An alternative embodiment of a predistortion circuit 62 made in accordance with the teachings of the present invention is shown in FIG. 3. This embodiment differs from the embodiment shown in FIG. 2 only in the polarity of the diode D1. The embodiments shown in FIGS. 2 and 3 generate different second order distortion. However, the goal of a simplified second order distortion generation can be achieved utilizing either of these configurations.

As a laser transmitter optical output power becomes larger, it typically requires more RF drive power and more DC drive current, resulting in Schottky diodes which require more DC bias drive current. Referring to FIGS. 4 and 5, two additional alternative embodiments of predistortion circuits 70, 80 made in accordance with the present invention are shown. These embodiments are utilized for applications where higher output powers are required than can be achieved utilizing a single diode.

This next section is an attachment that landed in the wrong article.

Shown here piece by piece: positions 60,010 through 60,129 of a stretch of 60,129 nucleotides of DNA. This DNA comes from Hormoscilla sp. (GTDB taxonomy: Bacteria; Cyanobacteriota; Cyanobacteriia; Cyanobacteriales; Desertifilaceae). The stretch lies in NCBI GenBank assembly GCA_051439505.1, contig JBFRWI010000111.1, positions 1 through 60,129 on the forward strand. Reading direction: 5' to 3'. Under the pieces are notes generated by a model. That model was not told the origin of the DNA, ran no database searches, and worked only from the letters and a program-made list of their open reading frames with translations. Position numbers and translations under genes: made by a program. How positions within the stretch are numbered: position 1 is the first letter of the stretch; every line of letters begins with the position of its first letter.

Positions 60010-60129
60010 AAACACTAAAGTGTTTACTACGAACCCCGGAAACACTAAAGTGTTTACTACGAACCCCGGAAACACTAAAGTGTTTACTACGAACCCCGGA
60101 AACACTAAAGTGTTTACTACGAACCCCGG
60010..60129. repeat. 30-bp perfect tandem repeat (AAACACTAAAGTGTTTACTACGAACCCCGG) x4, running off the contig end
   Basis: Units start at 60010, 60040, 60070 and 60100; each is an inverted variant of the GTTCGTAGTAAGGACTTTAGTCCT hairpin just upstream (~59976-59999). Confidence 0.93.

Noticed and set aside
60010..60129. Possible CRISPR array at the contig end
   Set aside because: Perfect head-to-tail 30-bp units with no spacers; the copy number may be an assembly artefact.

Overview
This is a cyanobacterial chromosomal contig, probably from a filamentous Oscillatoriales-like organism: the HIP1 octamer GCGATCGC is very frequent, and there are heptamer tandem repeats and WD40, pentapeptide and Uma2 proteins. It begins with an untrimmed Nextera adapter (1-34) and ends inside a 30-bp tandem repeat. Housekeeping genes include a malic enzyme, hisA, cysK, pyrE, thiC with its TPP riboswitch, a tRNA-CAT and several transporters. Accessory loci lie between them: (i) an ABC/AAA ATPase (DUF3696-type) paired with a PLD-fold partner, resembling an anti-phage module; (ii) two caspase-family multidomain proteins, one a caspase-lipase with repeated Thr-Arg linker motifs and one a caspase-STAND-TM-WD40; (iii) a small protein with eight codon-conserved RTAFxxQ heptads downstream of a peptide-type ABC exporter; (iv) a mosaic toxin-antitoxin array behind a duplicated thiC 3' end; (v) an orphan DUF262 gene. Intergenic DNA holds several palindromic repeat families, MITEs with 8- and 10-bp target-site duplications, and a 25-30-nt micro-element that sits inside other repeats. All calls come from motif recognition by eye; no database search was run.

As shown in FIG. 4, the predistortion circuit 70 includes a balun 12 and a distortion circuit 27. The predistortion circuit 27 is attached one leg of the balun 12, between the balun 12 and ground. The distortion circuit 27 includes two resistors R1, R2, a capacitor C1 and two diodes D1, D2. A DC bias current is applied at a DC bias input 25 between the resistor R2 and the capacitor C1. The distortion circuit 27 includes a first signal path 38 and a second signal path 39. The first signal path comprises resistors R1, R2, DC bias input 25 and capacitor C1 in series. The second signal path 39 comprises diodes D1 and D2 in series. The two diode/resistor pairs (i.e., D1/R1 and D2/R2), are coupled in series in order to achieve greater output powers from the distortion circuit 27.